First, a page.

Enterobacter aerogenes, also known as Aerobacter aerogenes, is a member of the Enterobacteriaceae family. This family includes E coli, salmonella, shigella and klebsiella. Enterobacter aerogenes primarily causes nosocomial infections, being passed from one compromised patient to another.
Enterobacter aerogenes is a gram-negative (stains pink with the gram stain) bacteria. It is a small, rod-shaped bacteria that grown in smooth, round, white colonies. It is sometimes, but not always, a motile bacteria. Enterobacter aerogenes is a ubiquitous bacteria in the environment, found naturally in soil, fresh water, vegetables and human and animal feces.
Enterobacter aerogenes can cause infections in many parts of the human body. It is often a cause of lower-respiratory infections, including pneumonia. It may also cause urinary tract infections and infections of the skin and underlying tissues. It may present as cellulites, fasciitis, abscesses or post-operative wound infections. If the bacteria reach the blood (bacteremia), it can lead to sepsis. Rarely, the bacteria enters the cerebrospinal fluid, leading to meningitis. Enterobacter aerogenes overall has a low mortality rate (10.2 percent), with underlying medical issues increasing the risk of death.
Enterobacter aerogenes is an opportunistic pathogen. Most individuals who develop an infection have an existing medical condition that makes it easier for the bacteria to grow and spread. Enterobacter aerogenes is frequently a hospital-acquired infection, especially of patients in the intensive-care unit or on mechanical ventilators. Other risk factors for infection include prior antibiotic use (this may reduce naturally occurring bacteria that compete with Enterobacter aerogenes), IVs or central lines, and burns. Enterobacter aerogenes more frequently affects newborns and the elderly. The bacteria are often part of a polymicrobial infection, sharing an infection site with other species of bacteria.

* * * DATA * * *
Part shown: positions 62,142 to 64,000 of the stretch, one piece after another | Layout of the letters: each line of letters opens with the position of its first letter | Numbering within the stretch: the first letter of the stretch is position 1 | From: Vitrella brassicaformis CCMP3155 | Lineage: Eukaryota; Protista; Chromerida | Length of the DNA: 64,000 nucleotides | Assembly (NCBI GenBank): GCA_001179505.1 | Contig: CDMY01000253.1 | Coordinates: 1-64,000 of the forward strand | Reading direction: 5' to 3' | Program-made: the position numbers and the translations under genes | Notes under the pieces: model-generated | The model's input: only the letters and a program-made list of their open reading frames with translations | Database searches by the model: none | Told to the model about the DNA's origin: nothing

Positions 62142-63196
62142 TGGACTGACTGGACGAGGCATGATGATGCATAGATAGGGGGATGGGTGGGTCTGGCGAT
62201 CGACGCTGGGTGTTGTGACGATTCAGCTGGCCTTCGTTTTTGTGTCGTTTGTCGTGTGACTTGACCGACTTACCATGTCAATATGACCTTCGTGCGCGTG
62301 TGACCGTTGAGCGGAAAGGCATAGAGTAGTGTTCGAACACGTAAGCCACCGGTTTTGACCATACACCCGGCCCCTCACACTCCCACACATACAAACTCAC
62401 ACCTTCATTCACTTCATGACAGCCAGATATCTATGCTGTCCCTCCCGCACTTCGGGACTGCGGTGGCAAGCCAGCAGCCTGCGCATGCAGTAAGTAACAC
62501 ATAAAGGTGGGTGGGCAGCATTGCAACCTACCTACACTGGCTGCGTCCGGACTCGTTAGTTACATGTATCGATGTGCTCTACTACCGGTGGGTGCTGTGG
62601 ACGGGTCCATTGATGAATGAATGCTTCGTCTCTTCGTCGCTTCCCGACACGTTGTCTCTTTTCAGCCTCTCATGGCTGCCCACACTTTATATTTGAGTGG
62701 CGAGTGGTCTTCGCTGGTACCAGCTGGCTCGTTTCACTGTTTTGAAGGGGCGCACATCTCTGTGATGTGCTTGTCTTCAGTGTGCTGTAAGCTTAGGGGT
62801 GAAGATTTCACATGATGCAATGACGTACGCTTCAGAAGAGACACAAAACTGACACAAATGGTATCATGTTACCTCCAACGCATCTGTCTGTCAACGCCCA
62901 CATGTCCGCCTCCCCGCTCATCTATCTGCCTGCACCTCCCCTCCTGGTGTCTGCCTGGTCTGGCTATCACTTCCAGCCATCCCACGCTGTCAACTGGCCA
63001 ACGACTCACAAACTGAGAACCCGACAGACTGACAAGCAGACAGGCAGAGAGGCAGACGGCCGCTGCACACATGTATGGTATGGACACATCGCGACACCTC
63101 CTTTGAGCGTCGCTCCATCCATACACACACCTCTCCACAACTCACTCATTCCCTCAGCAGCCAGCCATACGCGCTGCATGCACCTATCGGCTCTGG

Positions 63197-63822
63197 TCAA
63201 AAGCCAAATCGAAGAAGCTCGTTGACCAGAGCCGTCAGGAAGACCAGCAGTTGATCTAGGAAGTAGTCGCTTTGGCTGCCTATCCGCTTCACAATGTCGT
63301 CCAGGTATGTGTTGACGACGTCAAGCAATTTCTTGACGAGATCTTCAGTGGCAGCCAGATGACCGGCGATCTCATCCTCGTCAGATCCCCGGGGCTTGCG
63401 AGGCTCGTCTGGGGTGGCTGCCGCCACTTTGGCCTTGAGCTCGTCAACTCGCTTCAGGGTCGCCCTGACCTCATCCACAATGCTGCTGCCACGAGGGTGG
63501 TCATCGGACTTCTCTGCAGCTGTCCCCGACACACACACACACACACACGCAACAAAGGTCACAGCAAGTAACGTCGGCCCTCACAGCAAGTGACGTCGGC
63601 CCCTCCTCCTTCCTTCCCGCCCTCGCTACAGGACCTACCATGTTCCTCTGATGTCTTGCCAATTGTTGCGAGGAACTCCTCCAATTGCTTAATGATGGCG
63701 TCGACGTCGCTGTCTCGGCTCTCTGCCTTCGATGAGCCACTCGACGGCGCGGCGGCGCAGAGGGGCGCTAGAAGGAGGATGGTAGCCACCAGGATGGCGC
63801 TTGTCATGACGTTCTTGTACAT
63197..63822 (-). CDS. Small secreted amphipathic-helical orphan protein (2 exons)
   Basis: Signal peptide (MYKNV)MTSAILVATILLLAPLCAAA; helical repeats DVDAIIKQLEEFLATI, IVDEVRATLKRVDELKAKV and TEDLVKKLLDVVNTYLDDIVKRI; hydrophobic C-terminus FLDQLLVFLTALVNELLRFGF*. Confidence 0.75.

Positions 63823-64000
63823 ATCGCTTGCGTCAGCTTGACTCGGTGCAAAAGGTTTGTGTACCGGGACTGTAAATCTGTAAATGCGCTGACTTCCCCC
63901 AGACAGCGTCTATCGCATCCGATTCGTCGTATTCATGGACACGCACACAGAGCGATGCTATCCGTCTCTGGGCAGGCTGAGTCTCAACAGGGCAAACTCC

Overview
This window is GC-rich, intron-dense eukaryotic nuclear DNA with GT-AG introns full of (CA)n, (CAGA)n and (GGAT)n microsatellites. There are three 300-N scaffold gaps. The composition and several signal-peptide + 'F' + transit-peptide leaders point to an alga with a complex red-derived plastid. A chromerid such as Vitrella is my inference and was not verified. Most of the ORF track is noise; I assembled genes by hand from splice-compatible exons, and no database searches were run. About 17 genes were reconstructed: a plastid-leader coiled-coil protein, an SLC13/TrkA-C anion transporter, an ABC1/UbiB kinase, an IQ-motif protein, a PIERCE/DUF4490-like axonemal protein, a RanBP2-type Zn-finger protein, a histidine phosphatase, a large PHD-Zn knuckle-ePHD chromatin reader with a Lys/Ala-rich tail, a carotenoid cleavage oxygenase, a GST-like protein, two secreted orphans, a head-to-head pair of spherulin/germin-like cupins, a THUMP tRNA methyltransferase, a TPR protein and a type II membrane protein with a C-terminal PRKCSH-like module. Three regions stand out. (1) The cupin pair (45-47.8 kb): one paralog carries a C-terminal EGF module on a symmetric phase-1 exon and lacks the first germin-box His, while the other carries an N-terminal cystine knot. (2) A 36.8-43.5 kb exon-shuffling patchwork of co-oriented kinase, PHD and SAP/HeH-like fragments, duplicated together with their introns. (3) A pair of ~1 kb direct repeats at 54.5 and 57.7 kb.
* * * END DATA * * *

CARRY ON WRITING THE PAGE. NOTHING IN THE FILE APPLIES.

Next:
Antimicrobial treatment is appropriate for almost all infections with Enterobacter aerogenes. Beta-lactams, fluoroquinolones, aminoglycosides and TMP-SMZ can all be effective treatments. Most strains of the bacteria are resistant to one or more of these potential treatments, so the organism must be typed and tested for susceptibility before treatment begins.
Resistance to beta-lactams is common, as beta-lactamase production (an enzyme that breaks down beta-lactams) can be induced in bacteria exposed to these antibiotics. Enterobacter aerogenes also commonly develops resistance to first-, second- and third-generation cephalosporins during treatment.